Site icon Conservation news

Video: Meet the Bornean village chief dealing with the fallout from a corrupt plantation deal

Kardie, head of Tumbang Pajangei village in Gunung Mas, where a large oil palm company is quickly expanding.

  • “Ghosts in the Machine” is an investigation by Mongabay and The Gecko Project, an initiative of the UK-based research house Earthsight.
  • The article follows the money used to bribe Indonesia’s highest-ranking judge in 2013 to a series of massive land deals in the interior of Borneo, where a corrupt politician presided over a scheme to sell oil palm plantation licenses to a Malaysian firm.
  • Short films produced in conjunction with the article feature some of the people affected by Hambit’s licensing scheme. One of them features a local village chief named Kardie. Watch the video below.

One afternoon in 2017, an indigenous Dayak man named Kardie tracked us down to a hotel in Kuala Kurun, a one-horse town in the interior of Indonesian Borneo. He had heard that our small team of reporters was investigating an oil palm plantation firm that was cutting into the forests surrounding his village, Tumbang Pajangei.

Kardie gave us the skeleton of his story: After being elected village headman, he discovered that his predecessor had signed a spate of documents allowing the company to annex a huge chunk of his community’s land. The revelation had come as a shock: Kardie and other village leaders had objected to the proposed plantation the few times they had been asked for their views. The permit had been issued by the head of Gunung Mas district, a man named Hambit Bintih, who had since been convicted for his role in a bribery scheme.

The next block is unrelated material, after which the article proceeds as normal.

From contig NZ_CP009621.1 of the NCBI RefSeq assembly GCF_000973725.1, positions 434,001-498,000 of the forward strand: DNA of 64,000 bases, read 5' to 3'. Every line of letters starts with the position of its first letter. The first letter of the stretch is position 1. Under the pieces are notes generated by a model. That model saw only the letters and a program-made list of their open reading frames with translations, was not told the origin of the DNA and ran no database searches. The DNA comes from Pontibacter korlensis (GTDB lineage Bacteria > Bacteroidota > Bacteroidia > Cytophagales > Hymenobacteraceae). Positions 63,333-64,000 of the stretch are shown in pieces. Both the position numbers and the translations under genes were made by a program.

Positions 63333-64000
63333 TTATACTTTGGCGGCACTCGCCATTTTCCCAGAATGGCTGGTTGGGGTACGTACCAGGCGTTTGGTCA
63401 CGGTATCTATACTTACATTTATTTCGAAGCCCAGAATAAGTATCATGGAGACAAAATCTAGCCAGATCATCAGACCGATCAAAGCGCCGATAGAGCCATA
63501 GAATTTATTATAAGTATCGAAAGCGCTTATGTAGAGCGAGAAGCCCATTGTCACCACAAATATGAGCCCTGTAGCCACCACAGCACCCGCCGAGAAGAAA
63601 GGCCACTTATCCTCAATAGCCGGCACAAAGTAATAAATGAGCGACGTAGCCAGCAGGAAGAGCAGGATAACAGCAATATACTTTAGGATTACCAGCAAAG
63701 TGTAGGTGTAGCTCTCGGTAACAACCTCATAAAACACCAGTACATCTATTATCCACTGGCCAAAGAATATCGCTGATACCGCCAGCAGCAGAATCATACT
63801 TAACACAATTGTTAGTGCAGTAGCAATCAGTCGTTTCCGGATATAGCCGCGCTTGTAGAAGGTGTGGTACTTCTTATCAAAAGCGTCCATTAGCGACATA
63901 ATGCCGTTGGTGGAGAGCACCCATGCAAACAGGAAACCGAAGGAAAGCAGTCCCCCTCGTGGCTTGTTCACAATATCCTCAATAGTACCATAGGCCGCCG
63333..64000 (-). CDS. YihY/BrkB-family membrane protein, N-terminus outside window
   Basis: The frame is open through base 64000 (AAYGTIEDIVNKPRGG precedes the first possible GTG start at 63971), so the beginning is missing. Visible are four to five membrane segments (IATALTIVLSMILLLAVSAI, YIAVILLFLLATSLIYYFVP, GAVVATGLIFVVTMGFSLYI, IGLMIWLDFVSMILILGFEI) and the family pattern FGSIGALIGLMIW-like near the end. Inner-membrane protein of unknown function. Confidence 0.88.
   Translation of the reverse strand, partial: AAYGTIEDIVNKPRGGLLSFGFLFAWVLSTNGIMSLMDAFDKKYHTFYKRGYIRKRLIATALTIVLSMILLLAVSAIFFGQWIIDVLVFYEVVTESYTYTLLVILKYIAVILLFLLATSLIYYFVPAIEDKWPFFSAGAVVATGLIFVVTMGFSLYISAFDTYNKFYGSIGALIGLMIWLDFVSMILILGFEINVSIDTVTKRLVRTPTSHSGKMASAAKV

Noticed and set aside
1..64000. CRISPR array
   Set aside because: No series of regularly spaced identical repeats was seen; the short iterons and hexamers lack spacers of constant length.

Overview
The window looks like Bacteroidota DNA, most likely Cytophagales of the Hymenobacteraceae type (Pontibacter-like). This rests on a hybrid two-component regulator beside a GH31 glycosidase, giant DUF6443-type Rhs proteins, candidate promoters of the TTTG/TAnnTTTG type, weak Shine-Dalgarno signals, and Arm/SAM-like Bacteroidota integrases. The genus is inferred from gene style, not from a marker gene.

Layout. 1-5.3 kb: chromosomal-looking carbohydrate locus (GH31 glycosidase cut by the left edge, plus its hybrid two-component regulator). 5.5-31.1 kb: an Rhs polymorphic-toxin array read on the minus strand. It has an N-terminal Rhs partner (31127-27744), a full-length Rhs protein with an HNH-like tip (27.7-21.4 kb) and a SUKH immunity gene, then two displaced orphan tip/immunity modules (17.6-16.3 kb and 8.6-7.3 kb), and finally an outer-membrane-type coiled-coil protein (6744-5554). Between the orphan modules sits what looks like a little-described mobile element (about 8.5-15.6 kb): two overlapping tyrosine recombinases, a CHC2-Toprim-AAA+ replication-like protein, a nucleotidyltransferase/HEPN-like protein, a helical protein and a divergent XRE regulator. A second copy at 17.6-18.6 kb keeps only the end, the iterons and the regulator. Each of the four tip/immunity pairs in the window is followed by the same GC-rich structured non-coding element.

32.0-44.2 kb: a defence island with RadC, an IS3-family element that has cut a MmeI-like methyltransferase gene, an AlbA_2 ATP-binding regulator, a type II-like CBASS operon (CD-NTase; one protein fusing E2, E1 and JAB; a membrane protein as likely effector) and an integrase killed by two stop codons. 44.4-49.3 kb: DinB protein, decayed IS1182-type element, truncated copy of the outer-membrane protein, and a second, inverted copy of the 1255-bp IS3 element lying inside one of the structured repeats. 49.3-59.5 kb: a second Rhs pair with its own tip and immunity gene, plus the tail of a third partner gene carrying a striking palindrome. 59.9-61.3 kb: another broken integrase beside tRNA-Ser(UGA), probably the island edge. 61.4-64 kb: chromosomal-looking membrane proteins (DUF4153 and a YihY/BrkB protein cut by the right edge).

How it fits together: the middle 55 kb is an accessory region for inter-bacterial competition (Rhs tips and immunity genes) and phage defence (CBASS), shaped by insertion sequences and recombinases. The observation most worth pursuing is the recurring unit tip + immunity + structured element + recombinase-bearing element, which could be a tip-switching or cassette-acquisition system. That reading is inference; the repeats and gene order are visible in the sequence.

The island of Borneo is larger than Texas. Gunung Mas district is nearly as big as Connecticut.

 

Kardie’s story was not unusual. Indonesia is home to hundreds of indigenous communities, but they tend to lack formal titles to the lands they inhabit, with the government treating them as squatters in their own homes. After Hambit Bintih allowed the plantation firm to operate in Kardie’s village, chaos ensued, with some villagers resigned to accepting small amounts of compensation as others continued to resist.

Rainforest cleared to make way for an oil palm plantation in Gunung Mas.

The fate of Tumbang Pajangei is one small part of a larger story The Gecko Project and Mongabay investigated in 2017 and 2018. Our article on Hambit Bintih’s licensing practices linked the land deals that affected dozens of villages in Gunung Mas to a bribery scandal that brought down not only Hambit and the manager of his reelection campaign, but also the chief justice of Indonesia’s Constitutional Court. The villagers, and their forest, were just collateral damage in a far bigger game.

The following day, at Kardie’s invitation, we visited Tumbang Pajangei to see for ourselves how the company’s activities were affecting village life. Watch our profile of Kardie to find out more, and read our investigation, “Ghosts in the Machine,” for the full story.